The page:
According to Audie Chapman, NYAA President, the interaction children get through sports is especially important during times of fully remote schooling.
By Sonu Babu
Photo: The Northside Steelers football program is part of the Northside Youth Athletic Association, which is geared toward children ages five to 14. Courtesy of Audie Chapman
The Northside Youth Athletic Association (NYAA) is aiming to get youth involved in community sports as they relaunch their programs after the COVID-19 pandemic put them on hiatus.
Children ages five to 14 can participate in NYAA football, cheerleading, track, wrestling, baseball, and other activities throughout the year. The Northside Steelers, the organization’s football and cheerleading program, compete in the Southwestern Pennsylvania Youth Athletic Initiative (SPYAI) as one of eight teams.
Audie Chapman, president of NYAA, says the organization is focusing on outreach to the Northside, since there are limited athletic activities available there for children. Chapman believes sports are important for children to participate in.
“Athletics are a great resource because it teaches teamwork, responsibility, discipline, and fitness,” said Chapman. “Those attributes are great for the development of a young kid.”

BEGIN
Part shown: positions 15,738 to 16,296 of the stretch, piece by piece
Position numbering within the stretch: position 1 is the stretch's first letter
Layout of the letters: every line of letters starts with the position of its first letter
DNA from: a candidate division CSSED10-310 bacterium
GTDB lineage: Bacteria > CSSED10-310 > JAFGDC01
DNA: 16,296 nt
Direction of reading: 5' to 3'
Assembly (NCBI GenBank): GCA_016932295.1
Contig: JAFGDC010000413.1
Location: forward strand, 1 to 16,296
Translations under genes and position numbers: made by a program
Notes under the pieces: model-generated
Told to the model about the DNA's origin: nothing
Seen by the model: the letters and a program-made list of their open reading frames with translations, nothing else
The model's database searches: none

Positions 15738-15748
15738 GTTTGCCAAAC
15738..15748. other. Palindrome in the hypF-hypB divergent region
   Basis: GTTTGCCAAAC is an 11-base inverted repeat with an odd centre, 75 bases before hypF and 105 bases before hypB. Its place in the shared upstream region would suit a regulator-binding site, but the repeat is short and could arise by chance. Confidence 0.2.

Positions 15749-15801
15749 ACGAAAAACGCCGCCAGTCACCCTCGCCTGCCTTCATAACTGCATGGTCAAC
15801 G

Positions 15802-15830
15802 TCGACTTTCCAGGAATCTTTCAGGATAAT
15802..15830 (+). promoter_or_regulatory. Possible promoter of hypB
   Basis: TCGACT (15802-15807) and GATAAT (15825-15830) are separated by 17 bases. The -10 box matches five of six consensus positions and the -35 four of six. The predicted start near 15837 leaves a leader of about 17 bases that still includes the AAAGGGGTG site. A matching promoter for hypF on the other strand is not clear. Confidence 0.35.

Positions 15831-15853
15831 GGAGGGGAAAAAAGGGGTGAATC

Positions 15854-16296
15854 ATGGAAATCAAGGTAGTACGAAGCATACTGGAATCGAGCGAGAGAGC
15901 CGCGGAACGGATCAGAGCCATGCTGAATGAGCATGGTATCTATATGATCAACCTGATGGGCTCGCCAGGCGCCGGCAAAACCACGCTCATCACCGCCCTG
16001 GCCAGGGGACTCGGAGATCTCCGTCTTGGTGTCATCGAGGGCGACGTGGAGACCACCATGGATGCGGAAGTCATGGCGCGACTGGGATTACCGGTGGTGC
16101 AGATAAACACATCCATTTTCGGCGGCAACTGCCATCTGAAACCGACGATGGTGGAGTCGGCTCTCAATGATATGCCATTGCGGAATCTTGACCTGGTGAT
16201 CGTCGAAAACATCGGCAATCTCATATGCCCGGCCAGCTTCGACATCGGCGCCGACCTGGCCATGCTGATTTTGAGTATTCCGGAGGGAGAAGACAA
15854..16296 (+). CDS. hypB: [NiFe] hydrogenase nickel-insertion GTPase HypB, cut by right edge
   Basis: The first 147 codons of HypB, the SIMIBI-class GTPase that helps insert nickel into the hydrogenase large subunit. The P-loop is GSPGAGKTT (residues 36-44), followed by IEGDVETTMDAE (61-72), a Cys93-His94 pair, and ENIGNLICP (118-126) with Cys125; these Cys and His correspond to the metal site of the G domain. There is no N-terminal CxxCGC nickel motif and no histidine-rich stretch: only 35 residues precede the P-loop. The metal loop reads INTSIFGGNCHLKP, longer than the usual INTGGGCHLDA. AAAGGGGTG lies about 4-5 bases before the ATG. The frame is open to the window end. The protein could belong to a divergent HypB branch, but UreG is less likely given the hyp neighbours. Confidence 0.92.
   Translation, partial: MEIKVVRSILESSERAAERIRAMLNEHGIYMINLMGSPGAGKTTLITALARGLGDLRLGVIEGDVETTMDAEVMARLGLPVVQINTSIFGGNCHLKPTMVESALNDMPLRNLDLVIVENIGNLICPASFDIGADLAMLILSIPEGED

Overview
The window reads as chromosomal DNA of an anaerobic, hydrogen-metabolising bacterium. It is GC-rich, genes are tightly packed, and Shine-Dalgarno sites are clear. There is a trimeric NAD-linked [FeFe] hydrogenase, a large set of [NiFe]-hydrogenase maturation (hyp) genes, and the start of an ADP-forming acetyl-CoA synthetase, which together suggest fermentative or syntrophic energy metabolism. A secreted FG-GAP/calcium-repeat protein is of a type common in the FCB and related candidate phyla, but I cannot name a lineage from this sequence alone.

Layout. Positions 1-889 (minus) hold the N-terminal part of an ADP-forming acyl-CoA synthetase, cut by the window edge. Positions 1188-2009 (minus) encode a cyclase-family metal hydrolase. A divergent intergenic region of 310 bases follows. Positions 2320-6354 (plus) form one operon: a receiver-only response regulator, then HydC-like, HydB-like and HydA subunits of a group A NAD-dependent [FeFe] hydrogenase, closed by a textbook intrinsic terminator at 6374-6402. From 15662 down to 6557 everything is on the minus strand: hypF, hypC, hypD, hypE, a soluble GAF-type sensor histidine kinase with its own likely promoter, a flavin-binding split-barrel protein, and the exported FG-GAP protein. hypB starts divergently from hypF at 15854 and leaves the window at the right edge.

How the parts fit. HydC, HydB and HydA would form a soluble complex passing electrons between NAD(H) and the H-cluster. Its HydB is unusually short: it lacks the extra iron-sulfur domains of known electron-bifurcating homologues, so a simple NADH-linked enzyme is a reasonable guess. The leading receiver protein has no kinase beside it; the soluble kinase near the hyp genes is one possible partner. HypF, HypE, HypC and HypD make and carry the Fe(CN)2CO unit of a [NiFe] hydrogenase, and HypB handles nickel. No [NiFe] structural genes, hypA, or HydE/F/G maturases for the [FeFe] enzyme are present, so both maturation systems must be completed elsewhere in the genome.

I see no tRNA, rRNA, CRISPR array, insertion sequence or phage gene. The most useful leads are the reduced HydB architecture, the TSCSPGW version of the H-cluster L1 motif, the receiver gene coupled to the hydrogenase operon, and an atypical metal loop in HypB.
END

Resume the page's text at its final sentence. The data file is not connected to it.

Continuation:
According to Chapman, the program creates an environment where kids can go out and interact with others, which is especially key during times of fully online schooling. Besides sports, NYAA also offers the Eugene Goodwine and Mike Knight Literacy Program.
Founded in 2019, the goal of the literacy program is to encourage students to read at least 20 books before their school term is over. Gift cards of students’ choice are awarded to the ones who complete this goal.
Chapman has been the president of the association for about a month. Before this role, he was on the board for five years. Chapman was motivated to pursue this position because of the organization’s mission to help children grow and develop through sports.
“To see a kid in the grocery store… showing me his grades, that’s so rewarding to me and I want to do that over and over again to influence more kids,” said Chapman.
The COVID-19 pandemic affected the organization since they were not doing a lot of outreach during that time. Prior to the pandemic, NYAA served over 250 people, and now there are 61 people who participate. Chapman says they are now looking for community funding.
“We had to start from the ground up. It was like starting all over again,” said Chapman.
You can find and register for any of NYAA’s programs on their Facebook page.